When, in 1837, Middlesex County Surveyor William Moseley (1799-1880) was called upon to complete designs for more significant extensions to the existing wings, it was too much for Dr Ellis. He professed to imagine an ideal asylum which provided its namesake in the purest of forms, expecting that all staff be eternally dedicated to the health and welfare of the patients, who would live in a healthy, spacious, productive environment under a regime tailored to their individual needs. He resigned in 1838 in protest at the Committee’s wishes to expand the asylum yet again. He was adamant that 300 were as many patients as could humanely be accommodated (although had mentioned as few as 120 at other times), even though Hanwell then held over 600. The new expansions began on the east side of the asylum; where the ground sloped away from the outer walls, the surrounding soil was dug away and the basements converted into wards which would contain another 115 patients, and additional blocks were added to the existing ones.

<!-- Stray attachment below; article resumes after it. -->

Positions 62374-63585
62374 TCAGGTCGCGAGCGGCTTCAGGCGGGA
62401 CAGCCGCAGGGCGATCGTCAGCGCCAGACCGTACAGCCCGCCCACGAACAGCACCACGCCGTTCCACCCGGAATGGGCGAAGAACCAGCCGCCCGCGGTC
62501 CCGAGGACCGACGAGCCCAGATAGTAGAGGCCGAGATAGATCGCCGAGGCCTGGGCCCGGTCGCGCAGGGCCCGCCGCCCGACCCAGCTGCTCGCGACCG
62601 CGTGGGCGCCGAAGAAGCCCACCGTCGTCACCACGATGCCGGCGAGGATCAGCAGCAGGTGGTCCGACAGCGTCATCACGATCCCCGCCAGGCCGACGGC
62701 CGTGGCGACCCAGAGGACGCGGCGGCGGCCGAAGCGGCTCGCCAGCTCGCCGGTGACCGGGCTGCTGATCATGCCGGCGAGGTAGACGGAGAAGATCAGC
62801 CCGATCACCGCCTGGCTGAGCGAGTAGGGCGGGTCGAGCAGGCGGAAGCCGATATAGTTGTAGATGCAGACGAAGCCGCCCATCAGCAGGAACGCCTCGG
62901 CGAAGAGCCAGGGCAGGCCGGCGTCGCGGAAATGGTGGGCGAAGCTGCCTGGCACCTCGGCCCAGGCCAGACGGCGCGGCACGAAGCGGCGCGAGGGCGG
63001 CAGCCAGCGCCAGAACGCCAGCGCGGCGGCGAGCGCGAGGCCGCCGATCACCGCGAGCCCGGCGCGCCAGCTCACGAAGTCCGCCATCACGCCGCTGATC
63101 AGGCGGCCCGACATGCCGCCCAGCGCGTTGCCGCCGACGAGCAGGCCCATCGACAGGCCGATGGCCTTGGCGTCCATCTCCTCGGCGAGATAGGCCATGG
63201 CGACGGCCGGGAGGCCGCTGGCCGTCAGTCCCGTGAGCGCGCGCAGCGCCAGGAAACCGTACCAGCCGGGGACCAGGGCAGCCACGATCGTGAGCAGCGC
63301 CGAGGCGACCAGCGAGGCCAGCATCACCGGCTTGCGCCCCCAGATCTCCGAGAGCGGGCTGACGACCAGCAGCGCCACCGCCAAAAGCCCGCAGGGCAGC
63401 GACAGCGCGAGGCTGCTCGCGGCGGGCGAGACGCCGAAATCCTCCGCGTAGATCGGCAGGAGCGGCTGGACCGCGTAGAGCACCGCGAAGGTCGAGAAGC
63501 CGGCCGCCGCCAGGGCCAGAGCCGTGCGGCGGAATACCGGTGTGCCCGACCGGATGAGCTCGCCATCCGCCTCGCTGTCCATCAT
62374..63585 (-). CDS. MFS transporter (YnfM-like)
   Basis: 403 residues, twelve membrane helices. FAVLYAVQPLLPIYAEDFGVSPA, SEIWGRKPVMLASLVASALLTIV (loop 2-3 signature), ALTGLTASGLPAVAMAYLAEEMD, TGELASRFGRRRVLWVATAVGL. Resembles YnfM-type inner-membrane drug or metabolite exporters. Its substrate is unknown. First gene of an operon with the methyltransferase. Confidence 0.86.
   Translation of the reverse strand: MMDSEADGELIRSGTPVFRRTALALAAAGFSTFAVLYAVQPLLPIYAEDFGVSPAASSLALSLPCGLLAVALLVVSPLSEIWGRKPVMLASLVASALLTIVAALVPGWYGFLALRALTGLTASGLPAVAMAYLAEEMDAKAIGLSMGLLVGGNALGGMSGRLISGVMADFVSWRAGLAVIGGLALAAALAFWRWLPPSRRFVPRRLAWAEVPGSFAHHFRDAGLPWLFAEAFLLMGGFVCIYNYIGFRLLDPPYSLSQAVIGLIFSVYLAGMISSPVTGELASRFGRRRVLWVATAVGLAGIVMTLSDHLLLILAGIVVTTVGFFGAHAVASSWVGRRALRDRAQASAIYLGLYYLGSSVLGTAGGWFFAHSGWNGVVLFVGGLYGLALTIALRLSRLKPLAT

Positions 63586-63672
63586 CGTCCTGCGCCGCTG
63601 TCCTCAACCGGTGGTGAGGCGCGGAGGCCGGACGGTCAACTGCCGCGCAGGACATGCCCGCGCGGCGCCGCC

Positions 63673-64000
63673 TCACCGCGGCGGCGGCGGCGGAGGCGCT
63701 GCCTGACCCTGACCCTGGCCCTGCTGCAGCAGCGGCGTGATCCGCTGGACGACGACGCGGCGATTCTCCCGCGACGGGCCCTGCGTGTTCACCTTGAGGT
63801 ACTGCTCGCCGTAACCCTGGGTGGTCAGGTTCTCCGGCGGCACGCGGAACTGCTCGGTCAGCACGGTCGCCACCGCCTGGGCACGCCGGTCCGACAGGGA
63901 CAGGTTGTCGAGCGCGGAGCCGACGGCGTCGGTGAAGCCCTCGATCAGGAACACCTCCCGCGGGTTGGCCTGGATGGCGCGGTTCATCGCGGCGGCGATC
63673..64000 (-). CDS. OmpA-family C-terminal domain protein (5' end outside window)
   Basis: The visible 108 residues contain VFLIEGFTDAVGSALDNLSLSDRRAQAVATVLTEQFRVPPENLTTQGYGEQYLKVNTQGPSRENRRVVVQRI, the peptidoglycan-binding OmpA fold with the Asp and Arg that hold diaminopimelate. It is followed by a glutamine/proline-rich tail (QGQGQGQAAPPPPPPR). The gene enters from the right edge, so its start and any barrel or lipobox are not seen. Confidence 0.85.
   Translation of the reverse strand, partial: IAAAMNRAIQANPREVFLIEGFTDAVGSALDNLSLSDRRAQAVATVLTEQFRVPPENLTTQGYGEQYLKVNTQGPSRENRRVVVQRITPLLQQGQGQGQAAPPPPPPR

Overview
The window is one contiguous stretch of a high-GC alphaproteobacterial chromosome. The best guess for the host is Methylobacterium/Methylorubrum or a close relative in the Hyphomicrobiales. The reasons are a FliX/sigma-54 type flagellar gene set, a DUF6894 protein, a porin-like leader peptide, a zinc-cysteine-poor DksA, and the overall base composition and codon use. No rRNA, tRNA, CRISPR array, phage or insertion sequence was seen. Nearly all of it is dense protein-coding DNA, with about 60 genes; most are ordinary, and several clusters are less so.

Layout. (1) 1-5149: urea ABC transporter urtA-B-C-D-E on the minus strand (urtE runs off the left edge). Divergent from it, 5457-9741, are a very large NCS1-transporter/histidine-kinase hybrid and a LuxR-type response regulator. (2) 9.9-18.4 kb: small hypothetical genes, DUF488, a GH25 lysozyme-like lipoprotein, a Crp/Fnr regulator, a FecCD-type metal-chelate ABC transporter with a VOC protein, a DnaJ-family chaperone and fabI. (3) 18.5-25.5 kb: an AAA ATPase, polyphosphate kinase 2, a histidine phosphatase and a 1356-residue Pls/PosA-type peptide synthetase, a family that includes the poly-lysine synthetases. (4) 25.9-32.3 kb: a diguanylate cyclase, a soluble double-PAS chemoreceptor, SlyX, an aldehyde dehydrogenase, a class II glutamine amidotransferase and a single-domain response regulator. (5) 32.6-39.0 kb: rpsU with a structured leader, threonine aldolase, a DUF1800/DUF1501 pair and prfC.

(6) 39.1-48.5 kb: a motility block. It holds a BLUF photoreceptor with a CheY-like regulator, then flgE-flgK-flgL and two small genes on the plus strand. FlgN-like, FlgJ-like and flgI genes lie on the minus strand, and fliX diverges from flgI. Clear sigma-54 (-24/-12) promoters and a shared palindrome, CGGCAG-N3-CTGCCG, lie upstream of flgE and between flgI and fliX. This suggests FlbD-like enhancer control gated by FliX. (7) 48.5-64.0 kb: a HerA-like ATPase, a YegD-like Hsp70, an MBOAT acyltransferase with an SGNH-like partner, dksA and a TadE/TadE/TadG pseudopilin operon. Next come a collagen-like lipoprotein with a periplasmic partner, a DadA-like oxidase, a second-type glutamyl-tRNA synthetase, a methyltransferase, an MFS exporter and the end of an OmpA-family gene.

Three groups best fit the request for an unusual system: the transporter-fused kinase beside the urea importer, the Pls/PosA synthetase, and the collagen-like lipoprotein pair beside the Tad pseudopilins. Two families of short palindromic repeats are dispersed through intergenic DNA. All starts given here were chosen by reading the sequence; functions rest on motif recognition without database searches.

Dr Ellis would retire as promised, going on to briefly become director at a private asylum, Denham Park, before founding his own, Southall Park, in September 1838. Harriet Martineu said of the Ellis’ and their regime at the West Riding Asylum and Hanwell: “It is nearly twenty years since Doctor and Mrs Ellis began to treat lunatics as much as possible as if they were sane, and in all that time no accident has happened…The question of confinement or liberty was that on which the whole of their management hung. They decided for liberty, determining that the possible loss of a life, perhaps of their own, would be a less evil than the amount of woe inflicted by the imprisonment of a great number of irritable persons for a long series of years. They threw open their doors, were lavish of air, sunshine, liberty, and amusement to their patients and have been rewarded by witnessing the happiness they proposed, without paying the possible penalty.”